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the battle of Megiddo, which, however, by a very pardonable mistake, he transforms into the town of Magdolus. There is mentioned, at the same time, the capture of the city Cadytis ; and, by Cadytis, that Jerusalem is meant, will hardly, I think, be doubted, after the ingenious explanation advanced by Prideaux. Jerusalem, says the author of the Connection, was called the Holy City, which, in the Hebrew dialect, is “ Cadusha," and in the Syriac “ Cadutha.” Cadytis can be nothing else than the same word with a Greek termination.
In tracing Jewish history through Egyptian legends, one cannot fail to observe the very striking similarity of custom pervading the two nations. Circumcision was common to both ; and it has long been a subject of discussion to which the priority in point of time ought to be adjudged. What a singular coincidence was the abhorrence of swine so strongly inculcated both by Jew and Egyptian. Sacrifices, of course, prevailed in Egypt, as over the rest of the world ; but there was one rite attending them, among the people of whom we speak, that bears a remarkable resemblance to a ceremonial of the Jewish Law. The victim being slain, the sins of the nation were imprecated on its head, which, afterwards, they were careful to dispose of to some stranger, or to cast into the waters of the Nile, and supposed, by this act, the vengeance of Heaven had been averted from their own heads. What can be more parallel to the scape-goat of the Jews, which was sent loose into the desert, loaded with the sins of the whole people ? Many other coincidences might be pointed out; but as I have already exceeded the limits which I assigned myself, I will only add in conclusion, that the above remarks have little claim to novelty, and that my own merit is rather identical with that of a burning-glass, by which the rays of light, previously dispersed, are now, for the first time, collected into a focus.
B. B. P.
HYMNS. MR. EDITOR, – The following Hymns are extracted from Dr. Hicke's Reformed Devotions. To such of your readers as are unacquainted with the work itself, these hymns cannot fail of being interesting, from the strain of unaffected piety which pervades them, and the simplicity and elegance of the language in which they are expressed.
I am, yours, &c.
X. BEHOLD we come, dear Lord, to thee, 'Tis not our tongues, or knee can pay, And bow before thy throne;
The mighty debt we owe; We come to offer on our knee,
Far more we should than we can say, Our vows to thee alone.
Far lower should we bow. Whate'er we have, whate'er we are,
Come, then, my soul, bring all thy Thy bounty freely gave;
powers, Thou dost us here in mercy spare,
And grieve thou hast no more ; And wilt hereafter save.
Bring every day thy choicest hours,
And thy great God adore.
On this, his own blest day; Thus we confess thy riches, Lord, In its sweet task to bear thy part, And thus our poverty.
And sing, and love, and pray.
Why do we seek felicity
Where 'tis not to be found? And not, dear Lord, look up to thee,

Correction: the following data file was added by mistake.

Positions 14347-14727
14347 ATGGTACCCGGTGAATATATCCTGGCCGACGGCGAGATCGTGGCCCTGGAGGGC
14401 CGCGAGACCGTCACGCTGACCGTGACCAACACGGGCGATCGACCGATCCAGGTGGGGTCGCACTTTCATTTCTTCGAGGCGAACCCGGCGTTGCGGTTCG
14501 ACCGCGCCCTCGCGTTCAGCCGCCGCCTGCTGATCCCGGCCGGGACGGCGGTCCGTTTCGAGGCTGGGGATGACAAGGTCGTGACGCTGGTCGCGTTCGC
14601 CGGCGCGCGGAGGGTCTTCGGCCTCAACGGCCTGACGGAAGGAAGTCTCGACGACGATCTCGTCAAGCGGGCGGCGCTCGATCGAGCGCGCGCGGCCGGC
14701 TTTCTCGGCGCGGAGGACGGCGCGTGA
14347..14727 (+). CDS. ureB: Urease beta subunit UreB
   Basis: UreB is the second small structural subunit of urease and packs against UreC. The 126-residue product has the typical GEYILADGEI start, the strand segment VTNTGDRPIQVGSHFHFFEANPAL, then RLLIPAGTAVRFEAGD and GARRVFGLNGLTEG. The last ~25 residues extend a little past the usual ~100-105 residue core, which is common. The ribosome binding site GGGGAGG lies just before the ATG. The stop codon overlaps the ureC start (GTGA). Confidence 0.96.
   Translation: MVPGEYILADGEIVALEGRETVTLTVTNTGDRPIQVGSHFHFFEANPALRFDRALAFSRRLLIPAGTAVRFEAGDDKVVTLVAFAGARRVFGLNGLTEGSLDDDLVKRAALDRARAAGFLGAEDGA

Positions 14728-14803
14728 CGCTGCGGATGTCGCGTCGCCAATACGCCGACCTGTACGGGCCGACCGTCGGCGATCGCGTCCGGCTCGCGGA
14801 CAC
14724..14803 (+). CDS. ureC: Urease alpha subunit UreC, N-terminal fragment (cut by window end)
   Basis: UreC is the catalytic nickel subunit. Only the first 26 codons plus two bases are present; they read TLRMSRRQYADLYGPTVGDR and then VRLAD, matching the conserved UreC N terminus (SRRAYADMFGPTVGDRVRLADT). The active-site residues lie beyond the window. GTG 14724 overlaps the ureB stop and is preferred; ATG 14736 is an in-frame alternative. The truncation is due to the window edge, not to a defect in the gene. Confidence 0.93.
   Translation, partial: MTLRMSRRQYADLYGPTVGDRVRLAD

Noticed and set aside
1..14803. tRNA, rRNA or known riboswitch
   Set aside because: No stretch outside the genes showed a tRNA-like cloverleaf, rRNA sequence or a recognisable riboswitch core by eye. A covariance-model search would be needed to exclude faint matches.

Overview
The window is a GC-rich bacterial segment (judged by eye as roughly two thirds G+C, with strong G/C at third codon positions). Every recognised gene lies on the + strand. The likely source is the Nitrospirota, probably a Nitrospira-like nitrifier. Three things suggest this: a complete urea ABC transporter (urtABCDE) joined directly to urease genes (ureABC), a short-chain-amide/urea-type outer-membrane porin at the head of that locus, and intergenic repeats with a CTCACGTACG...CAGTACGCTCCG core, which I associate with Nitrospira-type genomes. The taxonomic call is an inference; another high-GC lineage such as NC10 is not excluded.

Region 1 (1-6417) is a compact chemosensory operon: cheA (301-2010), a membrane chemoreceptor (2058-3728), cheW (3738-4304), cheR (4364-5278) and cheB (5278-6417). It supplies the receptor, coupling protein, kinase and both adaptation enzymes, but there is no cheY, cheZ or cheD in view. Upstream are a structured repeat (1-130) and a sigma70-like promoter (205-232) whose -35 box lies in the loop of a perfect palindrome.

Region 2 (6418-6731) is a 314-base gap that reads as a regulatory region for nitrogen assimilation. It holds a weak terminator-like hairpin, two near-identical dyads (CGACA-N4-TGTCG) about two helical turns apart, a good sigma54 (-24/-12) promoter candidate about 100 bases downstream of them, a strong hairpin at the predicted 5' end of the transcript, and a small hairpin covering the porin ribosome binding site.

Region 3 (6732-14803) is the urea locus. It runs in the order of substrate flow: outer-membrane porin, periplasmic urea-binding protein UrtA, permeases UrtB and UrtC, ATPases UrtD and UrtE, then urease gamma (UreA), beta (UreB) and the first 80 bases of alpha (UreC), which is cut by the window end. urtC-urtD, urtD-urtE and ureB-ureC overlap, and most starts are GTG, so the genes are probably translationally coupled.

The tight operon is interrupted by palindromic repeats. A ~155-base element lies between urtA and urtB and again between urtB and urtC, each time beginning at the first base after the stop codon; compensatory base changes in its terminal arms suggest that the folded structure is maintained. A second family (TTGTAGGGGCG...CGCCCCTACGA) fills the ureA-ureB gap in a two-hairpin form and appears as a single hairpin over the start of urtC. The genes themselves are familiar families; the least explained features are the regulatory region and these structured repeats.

Where all delights abound?
All glory to the sacred Three,
One ever-living Lord :
Belov’d, obey'd, ador’d.—Amen.
Why do we seek for treasure here,
On this false barren sand ? Where nought but empty shells appear,
And marks of shipwreck stand ? O world! how little do thy joys
Concern a soul that knows
As thy poor hand bestows!
For which we had our birth;
Thou bow'st down to the earth. Nay, to thy hell, for thither sink,
All that to thee submit;
To drown us in the pit.
That dazzle here our eyes :
Where all our treasure lies.
Wake now, my soul, and humbly hear
What thy mild Lord commands; Each word of his will charm thine ear,
Each word will guide thy hands. Hark, how his sweet and tender care
Complies with our weak minds;
Still some fit work he finds.
And let the sad heart pray;
And these their sober way,
Still upwards to the skies;
Among her groans and cries. And yet the lark, and yet the dove,
Both sing, tho' several parts;
With light or heavy hearts.
And their cross-notes unite;
Since both such hopes unite. Hopes that all present sorrow heal,
All present joy transcend; Hopes to possess, and taste, and feel,
Delights that ne'er will end.
The way we know: our dearest Lord,
Himself is gone before ;
To open us the door.
But, O, my God, reach down thy hand,
And take us up to thee; That we about thy throne may stand,
And all thy glory see.
Domestic.-Two Bills are in progress through the House of Commons for the purpose of removing Roman Catholic disabilities. One of these is to throw open both Houses of Parliament, all places under government, and all offices of state, except those of Lord High Chancellor, and Lord Lieutenant of Ireland; the other, which is stated to be for the protection of Pro
testantism and liberty, is to disenfranchise the forty-shilling freeholders, and raise the qualification for voting at elections to 101.; and this is the solitary concession the Romanists are to make to their countrymen in return for a complete surrender of the privileges, both civil and religious, now enjoyed by the community at lagre. As the Duke of Cumberland emphati
cally expressed himself, the country is to be sold for ten pounds.